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  • A warm-hearted, feel-good story.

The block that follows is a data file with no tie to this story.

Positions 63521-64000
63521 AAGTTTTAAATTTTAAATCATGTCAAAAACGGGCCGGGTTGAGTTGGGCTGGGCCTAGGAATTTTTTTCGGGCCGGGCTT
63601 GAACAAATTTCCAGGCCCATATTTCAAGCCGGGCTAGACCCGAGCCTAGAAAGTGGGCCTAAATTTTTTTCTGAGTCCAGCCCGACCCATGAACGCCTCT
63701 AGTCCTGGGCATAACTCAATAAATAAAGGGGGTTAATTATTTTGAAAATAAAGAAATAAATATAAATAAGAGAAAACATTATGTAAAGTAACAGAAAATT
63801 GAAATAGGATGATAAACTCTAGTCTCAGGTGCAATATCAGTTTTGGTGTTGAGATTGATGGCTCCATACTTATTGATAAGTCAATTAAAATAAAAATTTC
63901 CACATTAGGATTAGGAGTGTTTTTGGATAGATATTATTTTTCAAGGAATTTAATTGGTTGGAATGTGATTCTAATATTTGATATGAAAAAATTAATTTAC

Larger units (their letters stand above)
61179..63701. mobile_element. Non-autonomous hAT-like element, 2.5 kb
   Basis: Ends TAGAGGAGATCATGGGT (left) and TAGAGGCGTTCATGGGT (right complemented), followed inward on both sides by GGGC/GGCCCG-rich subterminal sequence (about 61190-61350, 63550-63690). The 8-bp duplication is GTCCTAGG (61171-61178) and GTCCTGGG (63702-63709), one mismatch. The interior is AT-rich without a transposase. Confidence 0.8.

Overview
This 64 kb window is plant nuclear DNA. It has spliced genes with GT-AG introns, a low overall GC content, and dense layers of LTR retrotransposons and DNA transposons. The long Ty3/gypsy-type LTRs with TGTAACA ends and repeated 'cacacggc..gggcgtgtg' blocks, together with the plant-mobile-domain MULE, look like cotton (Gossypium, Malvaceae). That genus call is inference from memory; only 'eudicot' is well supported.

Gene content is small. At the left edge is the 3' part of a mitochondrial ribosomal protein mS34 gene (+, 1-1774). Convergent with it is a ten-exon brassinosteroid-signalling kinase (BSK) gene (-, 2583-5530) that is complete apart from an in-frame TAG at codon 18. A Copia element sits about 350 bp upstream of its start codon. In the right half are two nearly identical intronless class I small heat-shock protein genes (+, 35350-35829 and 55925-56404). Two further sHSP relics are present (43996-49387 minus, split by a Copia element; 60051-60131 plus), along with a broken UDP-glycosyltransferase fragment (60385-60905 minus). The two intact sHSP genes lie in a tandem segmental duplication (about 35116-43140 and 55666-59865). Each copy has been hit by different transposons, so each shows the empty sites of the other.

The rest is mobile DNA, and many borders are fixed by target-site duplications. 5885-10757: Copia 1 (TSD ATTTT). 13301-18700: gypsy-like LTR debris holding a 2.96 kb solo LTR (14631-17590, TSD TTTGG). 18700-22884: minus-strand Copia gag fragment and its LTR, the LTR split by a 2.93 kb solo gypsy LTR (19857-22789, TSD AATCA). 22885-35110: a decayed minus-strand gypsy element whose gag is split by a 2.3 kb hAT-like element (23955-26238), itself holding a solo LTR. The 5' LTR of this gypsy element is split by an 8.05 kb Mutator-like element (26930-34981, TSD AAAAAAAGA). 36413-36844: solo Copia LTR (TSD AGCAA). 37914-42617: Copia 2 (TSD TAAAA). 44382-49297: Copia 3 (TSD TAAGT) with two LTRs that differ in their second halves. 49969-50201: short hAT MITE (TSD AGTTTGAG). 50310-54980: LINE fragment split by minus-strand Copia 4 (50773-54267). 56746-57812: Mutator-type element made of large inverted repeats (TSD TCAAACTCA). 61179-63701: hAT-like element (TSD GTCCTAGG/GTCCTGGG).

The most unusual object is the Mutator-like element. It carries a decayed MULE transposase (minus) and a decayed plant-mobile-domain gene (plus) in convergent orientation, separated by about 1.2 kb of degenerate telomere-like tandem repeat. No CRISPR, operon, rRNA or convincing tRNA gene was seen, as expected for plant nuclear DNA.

Switching between the present day and Brighton in the early 1970s, this warm-hearted, easy to read story very quickly introduces the reader to a large cast of (mostly!) likeable, colourful characters, some of whom will play a part in revealing the mystery surrounding who Billie’s parents were. In addition to giving readings in her promenade booth, Madame Burova also offers them to guests at Larkins Holiday Park (think a Butlin’s camp with a sleazy, ‘wandering hands manager!) where she gets to know the other entertainers, including Sara-Jade the contortionist, Jeanie the singer, Dolly, Daisy and Dixie the ‘dancing mermaids’, talented pianist Charlie and, most important of all, Wall of Death rider Cillian, someone who will always hold a special place in her heart. Using all these characters, as well as Imelda’s relationships with her parents and her delightful group of friends in the community, the author paints a wonderfully nostalgic picture of summer holidays in a seaside town – I could almost smell the briny sea, the candyfloss, the hotdogs and suntan lotion! She also conjures up an authentic feel of what life was like in the 1970s, a time when overt racism, discrimination and sexism were commonplace and seldom challenged. I did find it a bit frustrating that these darker themes appeared to be treated rather superficially, with none of them being explored in any depth. However, I soon came to understand that to have done so would have undermined the essentially ‘feel-good’, optimistic and occasionally rather mystical nature of Ruth Hogan’s storytelling. She creates a world in which, however tragic or upsetting some experiences are, love and friendships are stronger than enmity and good will always triumph over evil. Maybe there are times when, even for the most cynical among us, it’s good to allow oneself to be immersed in such generous warm-heartedness and optimism! In addition to the cast of larger-than-life human characters, the story features four unforgettable dogs Dasha, Star, Mabel and Sparrow, all of whom added a very enjoyable dimension to my reading … in fact there were moments when I found myself yearning to join them (and their owners) in their walks along Brighton’s pebbly beach! Some of the scenes in the book are set in St Pancras railway station and the author’s wonderfully evocative descriptions of the statue of Sir John Betjeman (who can resist touching it as they pass!), the piano players and the Betjeman pub brought back happy memories of meeting friends there when I lived in London. One unexpected result of reading this story has been that it has prompted me to reread some of his poems and I’m enjoying being reminded of how much I enjoy them! Even though I’ve never had my cards read, the scenes featuring Madame Burova’s Tarot cards readings felt very authentic so it came as no surprise to discover that the author, keen to ensure she was writing ‘knowledgeably and respectfully’ about Imelda and Shunty-Mae’s culture, gifts and profession, spent many weeks learning how to read the cards. Apparently the life story of Eva Petulengro, the famous clairvoyant and fortune teller whose booth remains on Brighton’s sea front, was the author’s inspiration for this novel and, as far as I can judge, she did justice to both her fictional characters and her real life ‘muse’ in her portrayals. This is an entertaining, well-written ‘feel-good’ story – ideal as a summer read or an antidote to all those ‘pandemic blues’!